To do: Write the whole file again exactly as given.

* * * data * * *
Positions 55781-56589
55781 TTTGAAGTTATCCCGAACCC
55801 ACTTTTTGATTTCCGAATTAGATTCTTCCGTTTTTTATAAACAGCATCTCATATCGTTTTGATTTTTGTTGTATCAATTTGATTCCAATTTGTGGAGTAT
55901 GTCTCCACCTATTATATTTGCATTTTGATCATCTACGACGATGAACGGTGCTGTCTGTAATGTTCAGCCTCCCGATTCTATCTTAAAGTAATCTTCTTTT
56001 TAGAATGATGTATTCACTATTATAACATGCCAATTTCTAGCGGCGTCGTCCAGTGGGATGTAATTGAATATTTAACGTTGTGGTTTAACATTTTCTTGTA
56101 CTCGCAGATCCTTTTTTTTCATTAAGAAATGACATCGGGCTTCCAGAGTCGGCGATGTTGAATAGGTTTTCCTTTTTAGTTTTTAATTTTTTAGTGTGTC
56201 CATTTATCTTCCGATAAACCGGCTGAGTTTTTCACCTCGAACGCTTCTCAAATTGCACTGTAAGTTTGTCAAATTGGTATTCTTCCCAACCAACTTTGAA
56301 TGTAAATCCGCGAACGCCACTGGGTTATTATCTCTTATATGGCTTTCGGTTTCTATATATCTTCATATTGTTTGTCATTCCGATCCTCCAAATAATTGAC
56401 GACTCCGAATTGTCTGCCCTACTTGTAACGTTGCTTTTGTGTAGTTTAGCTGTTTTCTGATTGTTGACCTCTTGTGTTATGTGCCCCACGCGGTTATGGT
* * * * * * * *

Positions 55781-56589
55781 TTTGAAGTTATCCCGAACCC
55801 ACTTTTTGATTTCCGAATTAGATTCTTCCGTTTTTTATAAACAGCATCTCATATCGTTTTGATTTTTGTTGTATCAATTTGATTCCAATTTGTGGAGTAT
55901 GTCTCCACCTATTATATTTGCATTTTGATCATCTACGACGATGAACGGTGCTGTCTGTAATGTTCAGCCTCCCGATTCTATCTTAAAGTAATCTTCTTTT
56001 TAGAATGATGTATTCACTATTATAACATGCCAATTTCTAGCGGCGTCGTCCAGTGGGATGTAATTGAATATTTAACGTTGTGGTTTAACATTTTCTTGTA
56101 CTCGCAGATCCTTTTTTTTCATTAAGAAATGACATCGGGCTTCCAGAGTCGGCGATGTTGAATAGGTTTTCCTTTTTAGTTTTTAATTTTTTAGTGTGTC
56201 CATTTATCTTCCGATAAACCGGCTGAGTTTTTCACCTCGAACGCTTCTCAAATTGCACTGTAAGTTTGTCAAATTGGTATTCTTCCCAACCAACTTTGAA
56301 TGTAAATCCGCGAACGCCACTGGGTTATTATCTCTTATATGGCTTTCGGTTTCTATATATCTTCATATTGTTTGTCATTCCGATCCTCCAAATAATTGAC
56401 GACTCCGAATTGTCTGCCCTACTTGTAACGTTGCTTTTGTGTAGTTTAGCTGTTTTCTGATTGTTGACCTCTTGTGTTATGTGCCCCACGCGGTTATGGT